During the class, we used ingredients also found in the markets, including different varieties of chayote (one of the earliest crops to be cultivated in Mesoamerica with edible fruits, roots and flowers and high in vitamin C) and malanga (a nutritious root vegetable similar in texture to potato and an important crop across South America and Africa). The result was a ratatouille of garlic, olive oil, blistered tomatoes, chayote and spicy Costa Rican peppers accompanied with some crispy malanga chips. And a lot of smiling faces.

What came through in the students I worked with was a strong commitment to environmental stewardship and celebrating the culinary delights of the region, which I soon learned through conversations with the conference organizers was also a strong focus for the country in general. In fact, Costa Rica has made a pledge to become one of the first carbon neutral countries in the world, an effort that will require a shift in food culture to one that celebrates what is unique to local ecosystems rather than ingredients imported from afar.

This commitment was only made more evident in the conference dinner, as chefs championed regional crop diversity and highlighted how instrumental these foods can be in creating a stronger food system.

Throughout the dinner, I was inspired by the culinary vision of all four of the chefs I cooked with.  From early prep work to the finishing touches,  I could feel and taste the beginning of a Costa Rican food movement, led by passionate chefs searching inside themselves, their families and their country to develop a style uniquely Costa Rican.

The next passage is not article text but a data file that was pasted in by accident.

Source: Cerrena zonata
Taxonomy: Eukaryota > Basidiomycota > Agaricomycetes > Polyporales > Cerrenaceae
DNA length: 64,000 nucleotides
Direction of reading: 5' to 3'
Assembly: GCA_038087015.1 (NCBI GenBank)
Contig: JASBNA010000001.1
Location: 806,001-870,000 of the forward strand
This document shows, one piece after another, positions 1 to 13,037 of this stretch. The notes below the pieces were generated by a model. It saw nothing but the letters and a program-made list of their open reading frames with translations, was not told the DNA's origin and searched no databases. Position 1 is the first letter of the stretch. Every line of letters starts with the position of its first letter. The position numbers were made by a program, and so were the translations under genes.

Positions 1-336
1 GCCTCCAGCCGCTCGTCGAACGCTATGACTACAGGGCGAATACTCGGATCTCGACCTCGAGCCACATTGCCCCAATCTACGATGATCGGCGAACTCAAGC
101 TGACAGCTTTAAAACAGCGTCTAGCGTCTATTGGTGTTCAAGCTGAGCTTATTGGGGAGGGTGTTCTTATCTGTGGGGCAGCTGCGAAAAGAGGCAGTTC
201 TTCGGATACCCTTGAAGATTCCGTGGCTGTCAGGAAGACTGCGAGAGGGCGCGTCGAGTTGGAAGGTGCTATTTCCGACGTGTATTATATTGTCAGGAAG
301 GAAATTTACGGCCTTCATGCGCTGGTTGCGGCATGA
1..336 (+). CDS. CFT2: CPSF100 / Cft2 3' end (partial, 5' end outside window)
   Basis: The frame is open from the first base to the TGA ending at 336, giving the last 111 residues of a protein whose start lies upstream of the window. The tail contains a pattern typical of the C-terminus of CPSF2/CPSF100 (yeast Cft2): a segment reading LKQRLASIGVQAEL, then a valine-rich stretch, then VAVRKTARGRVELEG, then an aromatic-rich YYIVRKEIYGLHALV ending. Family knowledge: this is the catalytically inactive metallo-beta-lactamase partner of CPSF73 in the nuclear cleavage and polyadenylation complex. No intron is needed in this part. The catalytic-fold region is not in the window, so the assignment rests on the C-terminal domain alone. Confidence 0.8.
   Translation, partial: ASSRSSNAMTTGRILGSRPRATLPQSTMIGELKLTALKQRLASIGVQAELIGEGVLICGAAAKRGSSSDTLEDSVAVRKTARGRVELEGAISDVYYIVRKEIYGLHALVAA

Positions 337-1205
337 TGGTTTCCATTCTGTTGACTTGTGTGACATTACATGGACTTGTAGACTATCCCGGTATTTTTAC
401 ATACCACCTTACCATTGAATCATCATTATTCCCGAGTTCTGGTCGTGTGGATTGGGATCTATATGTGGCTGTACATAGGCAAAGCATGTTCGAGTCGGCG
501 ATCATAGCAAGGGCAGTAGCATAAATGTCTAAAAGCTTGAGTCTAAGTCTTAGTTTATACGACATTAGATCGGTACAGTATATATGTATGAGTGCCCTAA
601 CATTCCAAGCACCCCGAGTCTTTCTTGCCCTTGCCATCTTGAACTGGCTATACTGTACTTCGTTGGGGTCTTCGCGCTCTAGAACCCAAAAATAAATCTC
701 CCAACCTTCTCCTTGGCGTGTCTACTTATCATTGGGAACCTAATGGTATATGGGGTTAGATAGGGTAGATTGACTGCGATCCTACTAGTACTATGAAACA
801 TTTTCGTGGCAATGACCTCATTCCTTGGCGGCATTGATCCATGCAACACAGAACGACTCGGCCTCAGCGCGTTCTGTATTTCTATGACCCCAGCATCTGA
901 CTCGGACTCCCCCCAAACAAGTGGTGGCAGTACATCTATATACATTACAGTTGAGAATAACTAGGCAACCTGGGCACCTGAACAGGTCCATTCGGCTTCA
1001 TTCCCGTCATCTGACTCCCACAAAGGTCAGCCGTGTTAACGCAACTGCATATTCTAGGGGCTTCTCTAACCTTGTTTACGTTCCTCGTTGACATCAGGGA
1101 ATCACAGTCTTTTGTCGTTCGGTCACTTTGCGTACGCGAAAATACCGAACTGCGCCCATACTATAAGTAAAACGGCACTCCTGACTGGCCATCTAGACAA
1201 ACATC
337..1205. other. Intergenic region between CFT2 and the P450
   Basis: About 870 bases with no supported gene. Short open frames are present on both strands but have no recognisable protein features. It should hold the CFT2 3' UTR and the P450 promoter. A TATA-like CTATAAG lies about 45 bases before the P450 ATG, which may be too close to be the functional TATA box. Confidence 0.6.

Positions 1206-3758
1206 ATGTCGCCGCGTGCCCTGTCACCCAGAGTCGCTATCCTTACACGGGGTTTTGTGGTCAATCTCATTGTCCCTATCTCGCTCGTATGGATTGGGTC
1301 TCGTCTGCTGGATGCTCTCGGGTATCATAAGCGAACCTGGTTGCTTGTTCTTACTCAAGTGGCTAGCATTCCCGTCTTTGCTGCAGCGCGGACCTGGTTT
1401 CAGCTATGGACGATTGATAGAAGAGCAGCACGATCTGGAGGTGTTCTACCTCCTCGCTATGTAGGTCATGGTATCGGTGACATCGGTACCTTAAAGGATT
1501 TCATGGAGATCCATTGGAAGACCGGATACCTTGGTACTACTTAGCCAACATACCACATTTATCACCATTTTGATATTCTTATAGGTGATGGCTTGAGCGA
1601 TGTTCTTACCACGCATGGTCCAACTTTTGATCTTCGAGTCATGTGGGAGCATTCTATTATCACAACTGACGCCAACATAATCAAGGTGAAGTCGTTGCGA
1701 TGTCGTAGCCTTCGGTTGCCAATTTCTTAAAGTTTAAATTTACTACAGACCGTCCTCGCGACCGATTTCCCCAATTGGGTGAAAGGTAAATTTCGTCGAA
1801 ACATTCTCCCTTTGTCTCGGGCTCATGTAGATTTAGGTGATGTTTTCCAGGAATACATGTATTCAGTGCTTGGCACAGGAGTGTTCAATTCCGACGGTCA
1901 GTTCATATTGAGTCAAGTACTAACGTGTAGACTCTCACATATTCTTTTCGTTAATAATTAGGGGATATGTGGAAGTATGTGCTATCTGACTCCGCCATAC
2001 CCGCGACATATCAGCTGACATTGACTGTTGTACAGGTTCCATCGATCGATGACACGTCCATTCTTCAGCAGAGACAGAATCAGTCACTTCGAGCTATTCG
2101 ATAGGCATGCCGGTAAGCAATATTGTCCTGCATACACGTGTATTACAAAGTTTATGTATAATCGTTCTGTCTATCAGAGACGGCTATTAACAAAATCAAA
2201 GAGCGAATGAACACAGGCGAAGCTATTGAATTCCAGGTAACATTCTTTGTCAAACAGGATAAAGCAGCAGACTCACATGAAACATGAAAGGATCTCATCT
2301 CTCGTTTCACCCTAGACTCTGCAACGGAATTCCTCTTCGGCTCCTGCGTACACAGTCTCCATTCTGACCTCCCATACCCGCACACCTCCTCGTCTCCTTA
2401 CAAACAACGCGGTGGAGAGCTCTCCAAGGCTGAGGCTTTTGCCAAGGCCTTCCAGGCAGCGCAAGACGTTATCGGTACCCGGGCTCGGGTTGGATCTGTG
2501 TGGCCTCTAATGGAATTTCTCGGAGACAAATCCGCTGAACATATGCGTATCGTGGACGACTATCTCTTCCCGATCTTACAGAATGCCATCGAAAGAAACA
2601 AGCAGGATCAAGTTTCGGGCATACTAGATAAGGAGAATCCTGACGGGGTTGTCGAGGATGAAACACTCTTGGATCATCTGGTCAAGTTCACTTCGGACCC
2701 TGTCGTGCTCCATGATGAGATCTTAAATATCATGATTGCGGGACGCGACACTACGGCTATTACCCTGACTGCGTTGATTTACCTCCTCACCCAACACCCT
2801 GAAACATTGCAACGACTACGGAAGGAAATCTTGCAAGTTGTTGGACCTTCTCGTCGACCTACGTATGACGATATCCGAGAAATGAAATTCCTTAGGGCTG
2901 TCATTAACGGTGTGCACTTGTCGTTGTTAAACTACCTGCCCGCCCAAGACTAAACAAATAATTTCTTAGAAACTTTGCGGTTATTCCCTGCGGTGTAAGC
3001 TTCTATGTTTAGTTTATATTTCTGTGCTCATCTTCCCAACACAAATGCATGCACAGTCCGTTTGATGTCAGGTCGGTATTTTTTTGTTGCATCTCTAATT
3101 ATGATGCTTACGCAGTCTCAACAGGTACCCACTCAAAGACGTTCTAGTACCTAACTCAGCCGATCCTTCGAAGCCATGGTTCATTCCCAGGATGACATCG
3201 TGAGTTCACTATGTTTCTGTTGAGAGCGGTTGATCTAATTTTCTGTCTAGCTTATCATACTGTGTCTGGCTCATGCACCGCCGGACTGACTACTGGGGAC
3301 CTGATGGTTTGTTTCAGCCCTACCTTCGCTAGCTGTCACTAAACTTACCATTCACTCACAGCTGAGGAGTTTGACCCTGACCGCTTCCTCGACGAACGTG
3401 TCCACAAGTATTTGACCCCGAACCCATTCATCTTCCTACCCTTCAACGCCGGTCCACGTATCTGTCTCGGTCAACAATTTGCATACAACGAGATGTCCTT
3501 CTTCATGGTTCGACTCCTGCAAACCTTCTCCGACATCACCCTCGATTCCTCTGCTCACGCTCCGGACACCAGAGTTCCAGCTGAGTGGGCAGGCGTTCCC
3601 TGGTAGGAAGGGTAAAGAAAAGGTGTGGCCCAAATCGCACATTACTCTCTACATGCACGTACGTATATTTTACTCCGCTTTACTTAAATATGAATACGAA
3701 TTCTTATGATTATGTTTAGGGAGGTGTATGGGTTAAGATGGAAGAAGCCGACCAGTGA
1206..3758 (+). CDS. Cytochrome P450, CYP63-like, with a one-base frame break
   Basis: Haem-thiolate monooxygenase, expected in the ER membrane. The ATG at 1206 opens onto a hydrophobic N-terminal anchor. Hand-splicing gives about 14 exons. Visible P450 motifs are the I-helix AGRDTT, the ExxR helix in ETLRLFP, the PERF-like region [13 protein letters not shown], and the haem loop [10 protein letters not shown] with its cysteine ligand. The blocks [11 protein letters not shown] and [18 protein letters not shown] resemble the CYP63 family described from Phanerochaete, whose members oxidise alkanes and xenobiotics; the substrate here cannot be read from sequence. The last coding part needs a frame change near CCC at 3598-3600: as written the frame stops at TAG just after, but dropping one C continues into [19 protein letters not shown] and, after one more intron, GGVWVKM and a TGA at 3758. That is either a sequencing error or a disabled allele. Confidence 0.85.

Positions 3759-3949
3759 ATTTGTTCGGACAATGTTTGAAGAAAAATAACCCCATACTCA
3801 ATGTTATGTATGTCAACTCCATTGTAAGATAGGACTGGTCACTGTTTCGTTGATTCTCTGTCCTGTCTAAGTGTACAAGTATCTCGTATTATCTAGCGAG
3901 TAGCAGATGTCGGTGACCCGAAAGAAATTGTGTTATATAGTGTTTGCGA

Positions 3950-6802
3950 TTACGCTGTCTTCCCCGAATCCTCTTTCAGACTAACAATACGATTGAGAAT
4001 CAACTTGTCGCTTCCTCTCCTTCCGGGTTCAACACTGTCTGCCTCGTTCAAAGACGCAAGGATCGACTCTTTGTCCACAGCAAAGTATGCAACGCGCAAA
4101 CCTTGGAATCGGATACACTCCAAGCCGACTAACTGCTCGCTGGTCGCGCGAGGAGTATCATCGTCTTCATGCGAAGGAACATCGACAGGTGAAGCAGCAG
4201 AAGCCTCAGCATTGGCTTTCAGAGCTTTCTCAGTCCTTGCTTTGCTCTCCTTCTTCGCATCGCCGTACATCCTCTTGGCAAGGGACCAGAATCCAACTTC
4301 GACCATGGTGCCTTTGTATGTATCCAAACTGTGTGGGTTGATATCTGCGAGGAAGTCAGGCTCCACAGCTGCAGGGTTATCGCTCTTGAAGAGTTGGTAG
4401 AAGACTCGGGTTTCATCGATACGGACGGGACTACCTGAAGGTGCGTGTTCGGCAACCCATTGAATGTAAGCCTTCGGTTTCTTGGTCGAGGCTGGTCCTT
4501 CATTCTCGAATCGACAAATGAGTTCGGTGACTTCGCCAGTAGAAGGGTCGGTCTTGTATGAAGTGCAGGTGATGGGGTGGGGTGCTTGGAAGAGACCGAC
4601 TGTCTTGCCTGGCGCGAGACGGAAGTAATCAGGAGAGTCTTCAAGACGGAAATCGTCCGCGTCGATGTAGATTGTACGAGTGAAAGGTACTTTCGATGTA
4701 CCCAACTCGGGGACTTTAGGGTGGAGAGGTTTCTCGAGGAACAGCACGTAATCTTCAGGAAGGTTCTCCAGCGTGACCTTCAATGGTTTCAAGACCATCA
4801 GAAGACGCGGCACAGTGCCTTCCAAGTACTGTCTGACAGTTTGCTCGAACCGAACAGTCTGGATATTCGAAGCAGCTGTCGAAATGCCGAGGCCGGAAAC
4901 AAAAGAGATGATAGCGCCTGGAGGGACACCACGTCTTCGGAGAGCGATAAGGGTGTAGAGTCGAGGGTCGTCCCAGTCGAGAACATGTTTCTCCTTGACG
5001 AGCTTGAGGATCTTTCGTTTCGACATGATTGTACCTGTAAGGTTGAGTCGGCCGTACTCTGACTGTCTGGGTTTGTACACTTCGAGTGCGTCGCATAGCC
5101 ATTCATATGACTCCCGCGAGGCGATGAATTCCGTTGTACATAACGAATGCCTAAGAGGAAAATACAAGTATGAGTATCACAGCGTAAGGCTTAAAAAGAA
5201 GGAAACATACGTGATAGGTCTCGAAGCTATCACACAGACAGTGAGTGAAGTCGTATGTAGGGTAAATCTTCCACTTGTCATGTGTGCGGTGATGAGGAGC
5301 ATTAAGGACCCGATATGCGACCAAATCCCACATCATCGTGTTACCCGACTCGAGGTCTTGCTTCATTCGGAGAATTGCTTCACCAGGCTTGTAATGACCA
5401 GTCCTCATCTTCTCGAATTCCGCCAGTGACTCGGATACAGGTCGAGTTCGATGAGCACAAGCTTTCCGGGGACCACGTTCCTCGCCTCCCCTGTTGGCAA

Drawing from the experiences of Mexico and Peru, the Costa Rican Pura Vida culinary movement is on the rise. If you spend even a short amount of time in Costa Rica, you will encounter the notion of Pura Vida, meaning the pure or simple life. For Costa Ricans, I was told, it embodies a simple appreciation of life and all that comes with it, which was evident through the chefs’ dishes and authentic approach of letting the ingredients speak for themselves.

Mayra Salas used an ancient cooking technique utilizing hot river rocks to prepare a Sopa de Piedra (stone soup), a folkloric dish, which legend says was first created when hungry newcomers to a town convinced residents to share a small amount of their food to make a communal soup, which everyone could enjoy.